Volume 6, Issue 4 (April 2009)
Evaluation of a Proposed Drift Reduction Technology High-Speed Wind Tunnel Testing Protocol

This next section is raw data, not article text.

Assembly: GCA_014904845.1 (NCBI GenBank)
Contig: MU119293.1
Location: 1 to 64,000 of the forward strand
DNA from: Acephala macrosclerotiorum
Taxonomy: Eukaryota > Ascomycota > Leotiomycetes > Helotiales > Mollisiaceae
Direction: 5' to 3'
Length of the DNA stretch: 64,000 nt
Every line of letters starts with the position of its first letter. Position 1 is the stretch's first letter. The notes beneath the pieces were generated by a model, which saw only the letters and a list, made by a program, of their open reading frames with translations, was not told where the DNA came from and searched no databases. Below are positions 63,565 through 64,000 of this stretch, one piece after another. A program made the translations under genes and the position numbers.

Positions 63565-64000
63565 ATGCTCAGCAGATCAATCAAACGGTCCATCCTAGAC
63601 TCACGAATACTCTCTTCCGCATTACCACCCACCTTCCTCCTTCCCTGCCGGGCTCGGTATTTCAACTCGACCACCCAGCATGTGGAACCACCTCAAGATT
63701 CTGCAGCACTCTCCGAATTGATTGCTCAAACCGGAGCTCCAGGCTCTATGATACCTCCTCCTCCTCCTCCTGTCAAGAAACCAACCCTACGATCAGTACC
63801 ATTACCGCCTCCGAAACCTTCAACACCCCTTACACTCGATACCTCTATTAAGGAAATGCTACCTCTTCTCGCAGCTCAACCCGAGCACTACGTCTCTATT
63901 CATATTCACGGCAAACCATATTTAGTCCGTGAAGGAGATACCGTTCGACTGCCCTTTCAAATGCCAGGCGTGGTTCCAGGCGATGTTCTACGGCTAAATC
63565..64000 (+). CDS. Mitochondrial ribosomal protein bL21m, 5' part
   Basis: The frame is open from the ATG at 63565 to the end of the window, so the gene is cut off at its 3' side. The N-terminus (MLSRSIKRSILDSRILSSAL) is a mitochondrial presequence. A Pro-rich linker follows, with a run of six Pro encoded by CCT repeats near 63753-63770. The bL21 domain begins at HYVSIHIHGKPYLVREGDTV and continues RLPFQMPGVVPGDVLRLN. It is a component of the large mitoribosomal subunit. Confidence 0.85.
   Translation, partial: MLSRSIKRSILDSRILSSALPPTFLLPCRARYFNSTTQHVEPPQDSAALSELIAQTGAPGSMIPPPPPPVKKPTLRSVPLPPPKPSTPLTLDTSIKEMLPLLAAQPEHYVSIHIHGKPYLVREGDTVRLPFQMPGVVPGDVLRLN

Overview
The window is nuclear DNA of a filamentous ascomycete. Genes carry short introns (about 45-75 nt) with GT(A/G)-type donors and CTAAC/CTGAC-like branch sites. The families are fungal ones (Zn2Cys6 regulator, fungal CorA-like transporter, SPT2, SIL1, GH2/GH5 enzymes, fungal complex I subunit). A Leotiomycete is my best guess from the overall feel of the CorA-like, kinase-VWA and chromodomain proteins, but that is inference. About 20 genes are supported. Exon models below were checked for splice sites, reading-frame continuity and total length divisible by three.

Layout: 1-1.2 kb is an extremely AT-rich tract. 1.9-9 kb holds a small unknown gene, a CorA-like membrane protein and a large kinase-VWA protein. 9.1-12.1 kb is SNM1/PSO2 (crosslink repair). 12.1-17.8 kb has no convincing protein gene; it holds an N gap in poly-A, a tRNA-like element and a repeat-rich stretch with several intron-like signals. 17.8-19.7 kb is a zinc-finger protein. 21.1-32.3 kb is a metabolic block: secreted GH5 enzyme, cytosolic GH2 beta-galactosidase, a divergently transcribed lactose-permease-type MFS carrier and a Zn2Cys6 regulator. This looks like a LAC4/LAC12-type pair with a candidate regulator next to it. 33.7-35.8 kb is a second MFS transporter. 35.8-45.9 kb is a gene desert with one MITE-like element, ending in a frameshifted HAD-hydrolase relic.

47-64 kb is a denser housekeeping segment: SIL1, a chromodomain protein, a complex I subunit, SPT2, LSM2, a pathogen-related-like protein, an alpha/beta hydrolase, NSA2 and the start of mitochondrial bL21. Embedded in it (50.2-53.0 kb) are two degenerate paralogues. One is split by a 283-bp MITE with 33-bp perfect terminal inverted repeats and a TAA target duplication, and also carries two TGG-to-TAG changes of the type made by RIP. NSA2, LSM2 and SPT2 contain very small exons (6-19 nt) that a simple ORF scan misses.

The U.S. Environmental Protection Agency (EPA) has initiated the development of protocols for for measuring spray drift reduction technologies (DRTs) related to the application of agricultural protection chemicals. The DRT Program is an EPA-led initiative program to “achieve improved environmental and human health protection through drift reduction by accelerating the acceptance and use of improved and cost-effective application technologies.” The first step in implementing the DRT program is to develop a set of protocols, standard operating procedures, and data quality assurance steps so that the results from any trials or research conducted are scientifically valid and repeatable. A protocol for measuring spray droplet spectra via laser diffraction equipment in a high speed wind tunnel (air velocities >160 kph (100 mph)) was tested. Following the proposed protocol, five reference nozzles were evaluated with spray solutions of deionized water, water + 9 % isopropanol, and water + 0.25 % of a nonionic surfactant. Each of the nozzle and spray solution combinations were evaluated in 160, 193, and 225 kph (100, 120, and 140 mph) airstreams, as well as under static (0 kph) conditions. The results of these atomization studies showed that there were significant differences in droplet spectra between the spray solutions and from the different air velocities. Based on the time to complete the tests, the author suggest using a ±5 % standard deviation values as criteria for accepting atomization tests results.